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Art Goes Back To Basics

Art Goes Back To Basics

Richard Frater, Anne, 2012, steel, nail, needle

A new exhibition by Elam School of Fine Arts Graduates (2005) at the Gus Fisher Gallery challenges viewers to reconsider their expectations and relationship with art.

Assume Nothing – the title of the show, is akin to an instruction to the audience, to slow down and, without prejudice, engage in a process of discovery.

Featuring six early-career artists: Richard Bryant, Richard Frater, Anya Henis, Schaeffer Lemalu, Patrick Lundberg and Martyn Reynolds the exhibition consists of work that is deceptively modest while subtly demanding attention. All are artists whose work illuminates the determined pursuit of art that is concerned with what art is, what it does, how we engage with it, and what it might mean?

With a gentle nod to the Slow Art Movement, Assume Nothing challenges viewers to spend time to consider the works as opposed to a quick-fix fast-paced witnessing of art. This is initially a simple requirement: to engage with the work, to consider it – in the sense both of looking and thinking.

“The exhibition’s central concern is with the disarming delicacy of the artists’ practices, where apparent simplicity or lightness of touch belies the works’ rigour. We hope the show will silence presumptions and strip externalised explanations of art’s authority. This exhibition is a bold return to an essential consideration of practice. We are asking the audience to engage with the art itself and its capacity to make meaning for us – meaning that is quite apart from any alternate requirement to deliver a narrative, serve an ulterior purpose, reveal a psychology or determine an ideology,” says curator Dr Peter Shand, Deputy Dean of the National Institute of Creative Arts and Industries.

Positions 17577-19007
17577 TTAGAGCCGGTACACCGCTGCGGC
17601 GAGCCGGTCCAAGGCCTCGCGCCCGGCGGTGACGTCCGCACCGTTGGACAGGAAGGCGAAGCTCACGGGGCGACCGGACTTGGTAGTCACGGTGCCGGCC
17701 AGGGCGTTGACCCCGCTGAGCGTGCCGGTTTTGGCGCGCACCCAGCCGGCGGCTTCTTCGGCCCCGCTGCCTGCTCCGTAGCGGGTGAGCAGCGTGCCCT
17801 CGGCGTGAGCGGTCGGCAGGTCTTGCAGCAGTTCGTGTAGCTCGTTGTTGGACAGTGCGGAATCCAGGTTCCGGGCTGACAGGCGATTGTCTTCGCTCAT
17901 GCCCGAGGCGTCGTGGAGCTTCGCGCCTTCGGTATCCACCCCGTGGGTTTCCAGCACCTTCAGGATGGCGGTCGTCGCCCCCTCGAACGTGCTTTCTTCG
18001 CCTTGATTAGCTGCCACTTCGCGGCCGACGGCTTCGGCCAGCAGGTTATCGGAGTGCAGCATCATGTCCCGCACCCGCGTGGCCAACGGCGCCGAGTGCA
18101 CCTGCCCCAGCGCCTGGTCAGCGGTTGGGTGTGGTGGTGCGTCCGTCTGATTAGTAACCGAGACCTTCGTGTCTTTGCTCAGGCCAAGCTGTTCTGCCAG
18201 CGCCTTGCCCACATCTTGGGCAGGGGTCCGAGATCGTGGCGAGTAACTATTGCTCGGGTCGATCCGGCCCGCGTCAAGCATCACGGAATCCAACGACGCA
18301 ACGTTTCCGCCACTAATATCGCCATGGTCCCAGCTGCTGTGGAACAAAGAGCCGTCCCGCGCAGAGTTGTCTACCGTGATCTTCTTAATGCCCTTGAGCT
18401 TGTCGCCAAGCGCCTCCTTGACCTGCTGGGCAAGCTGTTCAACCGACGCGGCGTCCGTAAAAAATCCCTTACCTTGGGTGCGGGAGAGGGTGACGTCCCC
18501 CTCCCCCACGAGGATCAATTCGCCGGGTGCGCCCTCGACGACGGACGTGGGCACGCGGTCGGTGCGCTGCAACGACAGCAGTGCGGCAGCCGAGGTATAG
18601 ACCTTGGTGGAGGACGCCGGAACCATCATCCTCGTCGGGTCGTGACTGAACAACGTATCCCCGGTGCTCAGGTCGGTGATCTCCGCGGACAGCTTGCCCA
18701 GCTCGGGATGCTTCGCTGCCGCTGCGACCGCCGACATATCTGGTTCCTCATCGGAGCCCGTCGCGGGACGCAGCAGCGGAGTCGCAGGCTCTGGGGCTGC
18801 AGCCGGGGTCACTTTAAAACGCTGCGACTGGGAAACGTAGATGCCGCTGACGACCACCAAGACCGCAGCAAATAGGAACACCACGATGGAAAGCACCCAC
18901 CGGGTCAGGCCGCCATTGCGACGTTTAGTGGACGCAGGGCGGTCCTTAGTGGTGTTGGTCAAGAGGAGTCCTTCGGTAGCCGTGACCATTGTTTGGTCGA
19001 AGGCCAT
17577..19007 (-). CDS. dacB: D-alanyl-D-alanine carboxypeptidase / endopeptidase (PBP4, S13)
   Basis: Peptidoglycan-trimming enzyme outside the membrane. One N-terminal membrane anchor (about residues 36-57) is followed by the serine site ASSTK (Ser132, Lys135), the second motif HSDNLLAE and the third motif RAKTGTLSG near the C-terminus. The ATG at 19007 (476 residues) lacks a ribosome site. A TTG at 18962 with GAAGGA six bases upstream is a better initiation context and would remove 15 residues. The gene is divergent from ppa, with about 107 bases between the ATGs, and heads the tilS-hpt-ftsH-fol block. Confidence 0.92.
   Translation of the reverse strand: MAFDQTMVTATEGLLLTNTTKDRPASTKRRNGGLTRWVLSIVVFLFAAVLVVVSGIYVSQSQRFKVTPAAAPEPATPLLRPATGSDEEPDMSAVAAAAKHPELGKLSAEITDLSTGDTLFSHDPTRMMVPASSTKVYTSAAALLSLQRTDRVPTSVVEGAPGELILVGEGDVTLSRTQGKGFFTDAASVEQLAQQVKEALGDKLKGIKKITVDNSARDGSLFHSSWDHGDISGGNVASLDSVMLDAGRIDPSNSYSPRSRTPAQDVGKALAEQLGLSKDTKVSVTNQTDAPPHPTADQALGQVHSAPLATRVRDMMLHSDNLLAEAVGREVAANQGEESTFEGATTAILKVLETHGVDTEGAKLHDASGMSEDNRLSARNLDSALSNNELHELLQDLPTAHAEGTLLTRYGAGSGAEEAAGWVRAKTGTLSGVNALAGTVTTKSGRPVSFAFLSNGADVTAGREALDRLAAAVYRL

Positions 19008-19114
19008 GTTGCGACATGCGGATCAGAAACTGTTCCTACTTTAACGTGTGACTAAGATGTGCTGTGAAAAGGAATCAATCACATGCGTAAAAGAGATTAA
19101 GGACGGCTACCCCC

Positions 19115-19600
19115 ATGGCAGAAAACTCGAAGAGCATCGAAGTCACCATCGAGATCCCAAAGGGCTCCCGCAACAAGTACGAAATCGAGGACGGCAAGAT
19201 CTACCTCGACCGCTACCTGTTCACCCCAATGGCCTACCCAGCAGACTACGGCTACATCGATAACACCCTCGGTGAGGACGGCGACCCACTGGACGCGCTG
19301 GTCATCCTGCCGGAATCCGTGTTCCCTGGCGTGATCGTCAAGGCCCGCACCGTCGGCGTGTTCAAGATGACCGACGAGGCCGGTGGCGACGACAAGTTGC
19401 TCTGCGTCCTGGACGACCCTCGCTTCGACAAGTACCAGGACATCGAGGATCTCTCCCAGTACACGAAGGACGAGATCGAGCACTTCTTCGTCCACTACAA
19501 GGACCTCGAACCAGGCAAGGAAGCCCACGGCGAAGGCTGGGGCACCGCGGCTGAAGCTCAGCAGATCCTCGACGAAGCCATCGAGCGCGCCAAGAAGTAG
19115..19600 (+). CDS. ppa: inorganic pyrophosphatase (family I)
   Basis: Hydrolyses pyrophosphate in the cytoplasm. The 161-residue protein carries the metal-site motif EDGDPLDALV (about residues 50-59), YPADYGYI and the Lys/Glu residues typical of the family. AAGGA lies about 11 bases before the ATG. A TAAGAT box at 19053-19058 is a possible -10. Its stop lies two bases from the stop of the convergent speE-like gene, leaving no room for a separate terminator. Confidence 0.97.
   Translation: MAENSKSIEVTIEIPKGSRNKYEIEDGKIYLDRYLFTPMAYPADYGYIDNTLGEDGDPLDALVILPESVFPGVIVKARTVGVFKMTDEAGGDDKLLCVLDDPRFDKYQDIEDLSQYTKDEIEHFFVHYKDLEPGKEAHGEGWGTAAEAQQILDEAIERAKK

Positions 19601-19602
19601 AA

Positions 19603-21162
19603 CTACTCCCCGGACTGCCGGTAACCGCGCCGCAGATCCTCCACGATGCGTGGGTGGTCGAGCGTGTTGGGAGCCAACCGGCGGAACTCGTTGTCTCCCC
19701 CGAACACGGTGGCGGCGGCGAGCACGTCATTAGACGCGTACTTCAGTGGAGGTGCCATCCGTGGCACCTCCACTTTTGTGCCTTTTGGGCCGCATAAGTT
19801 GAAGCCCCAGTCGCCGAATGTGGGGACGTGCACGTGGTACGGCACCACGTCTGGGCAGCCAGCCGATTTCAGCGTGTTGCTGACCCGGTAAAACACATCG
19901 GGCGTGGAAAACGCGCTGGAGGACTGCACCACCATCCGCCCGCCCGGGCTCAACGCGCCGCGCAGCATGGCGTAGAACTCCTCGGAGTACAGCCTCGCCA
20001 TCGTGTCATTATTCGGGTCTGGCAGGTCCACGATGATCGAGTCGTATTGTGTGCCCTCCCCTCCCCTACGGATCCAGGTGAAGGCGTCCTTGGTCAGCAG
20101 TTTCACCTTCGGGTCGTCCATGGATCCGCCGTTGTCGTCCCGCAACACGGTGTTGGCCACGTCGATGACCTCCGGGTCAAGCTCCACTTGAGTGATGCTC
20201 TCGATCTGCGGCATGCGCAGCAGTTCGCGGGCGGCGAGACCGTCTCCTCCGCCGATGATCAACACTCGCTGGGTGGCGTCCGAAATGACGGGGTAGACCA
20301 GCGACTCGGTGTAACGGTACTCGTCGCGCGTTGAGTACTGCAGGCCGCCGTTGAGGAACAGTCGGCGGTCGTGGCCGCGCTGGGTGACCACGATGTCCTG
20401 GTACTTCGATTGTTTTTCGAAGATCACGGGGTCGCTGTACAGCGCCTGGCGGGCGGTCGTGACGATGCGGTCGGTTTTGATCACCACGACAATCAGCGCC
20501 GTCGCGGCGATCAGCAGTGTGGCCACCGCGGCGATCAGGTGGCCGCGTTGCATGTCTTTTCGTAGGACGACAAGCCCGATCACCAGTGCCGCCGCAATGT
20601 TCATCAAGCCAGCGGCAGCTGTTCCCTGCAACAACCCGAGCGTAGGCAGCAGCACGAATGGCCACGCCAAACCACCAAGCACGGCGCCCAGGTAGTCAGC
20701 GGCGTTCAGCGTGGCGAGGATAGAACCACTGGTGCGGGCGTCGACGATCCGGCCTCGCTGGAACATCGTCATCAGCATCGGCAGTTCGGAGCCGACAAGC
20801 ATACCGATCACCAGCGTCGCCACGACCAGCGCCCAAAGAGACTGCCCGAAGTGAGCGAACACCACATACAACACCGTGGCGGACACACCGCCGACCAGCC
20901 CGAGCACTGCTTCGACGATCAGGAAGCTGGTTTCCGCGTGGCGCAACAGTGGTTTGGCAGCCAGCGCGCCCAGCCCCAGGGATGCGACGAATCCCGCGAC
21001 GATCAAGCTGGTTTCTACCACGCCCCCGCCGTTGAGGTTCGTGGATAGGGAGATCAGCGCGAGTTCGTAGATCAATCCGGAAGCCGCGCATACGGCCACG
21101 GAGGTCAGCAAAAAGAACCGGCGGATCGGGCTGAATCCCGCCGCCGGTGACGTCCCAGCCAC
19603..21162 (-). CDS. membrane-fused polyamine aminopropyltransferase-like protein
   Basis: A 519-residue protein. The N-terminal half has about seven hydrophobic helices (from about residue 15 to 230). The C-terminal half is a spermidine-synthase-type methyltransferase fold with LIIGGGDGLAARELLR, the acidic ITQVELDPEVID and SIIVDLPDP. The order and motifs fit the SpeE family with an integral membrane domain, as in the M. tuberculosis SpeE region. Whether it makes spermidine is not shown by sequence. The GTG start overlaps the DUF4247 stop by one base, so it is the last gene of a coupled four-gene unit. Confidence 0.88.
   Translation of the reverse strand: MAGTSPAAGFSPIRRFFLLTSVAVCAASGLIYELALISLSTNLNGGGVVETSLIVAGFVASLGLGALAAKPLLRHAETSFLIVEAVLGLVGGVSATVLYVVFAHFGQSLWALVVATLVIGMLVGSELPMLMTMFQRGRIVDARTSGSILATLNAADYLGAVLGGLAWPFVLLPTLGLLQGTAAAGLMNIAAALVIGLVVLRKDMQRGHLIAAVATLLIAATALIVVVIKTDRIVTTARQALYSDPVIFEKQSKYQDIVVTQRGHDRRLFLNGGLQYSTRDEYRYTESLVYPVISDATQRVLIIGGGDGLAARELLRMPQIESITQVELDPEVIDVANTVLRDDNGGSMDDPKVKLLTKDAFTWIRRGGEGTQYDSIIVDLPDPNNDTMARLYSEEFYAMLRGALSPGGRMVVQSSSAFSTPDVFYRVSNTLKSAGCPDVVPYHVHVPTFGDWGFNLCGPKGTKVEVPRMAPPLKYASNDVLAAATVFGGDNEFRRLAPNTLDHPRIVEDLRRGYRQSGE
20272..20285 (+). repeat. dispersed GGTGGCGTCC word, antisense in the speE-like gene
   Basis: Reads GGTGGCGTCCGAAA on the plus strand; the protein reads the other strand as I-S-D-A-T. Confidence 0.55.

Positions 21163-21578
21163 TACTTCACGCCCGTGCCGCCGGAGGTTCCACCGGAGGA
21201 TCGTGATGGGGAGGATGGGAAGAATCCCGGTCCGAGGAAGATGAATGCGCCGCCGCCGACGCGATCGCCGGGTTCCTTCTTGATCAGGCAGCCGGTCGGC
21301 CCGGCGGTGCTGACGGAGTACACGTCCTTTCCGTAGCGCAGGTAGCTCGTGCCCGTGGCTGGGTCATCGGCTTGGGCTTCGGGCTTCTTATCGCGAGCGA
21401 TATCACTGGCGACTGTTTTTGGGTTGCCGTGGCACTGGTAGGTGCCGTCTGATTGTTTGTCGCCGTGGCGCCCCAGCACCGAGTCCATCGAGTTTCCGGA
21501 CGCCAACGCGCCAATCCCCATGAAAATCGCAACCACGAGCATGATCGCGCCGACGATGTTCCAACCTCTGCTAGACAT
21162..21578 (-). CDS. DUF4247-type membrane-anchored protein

Assume Nothing opens at 5.30pm on Friday 4 May at the Gus Fisher Gallery and runs until 23 June.

The Gus Fisher Gallery
74 Shortland Street


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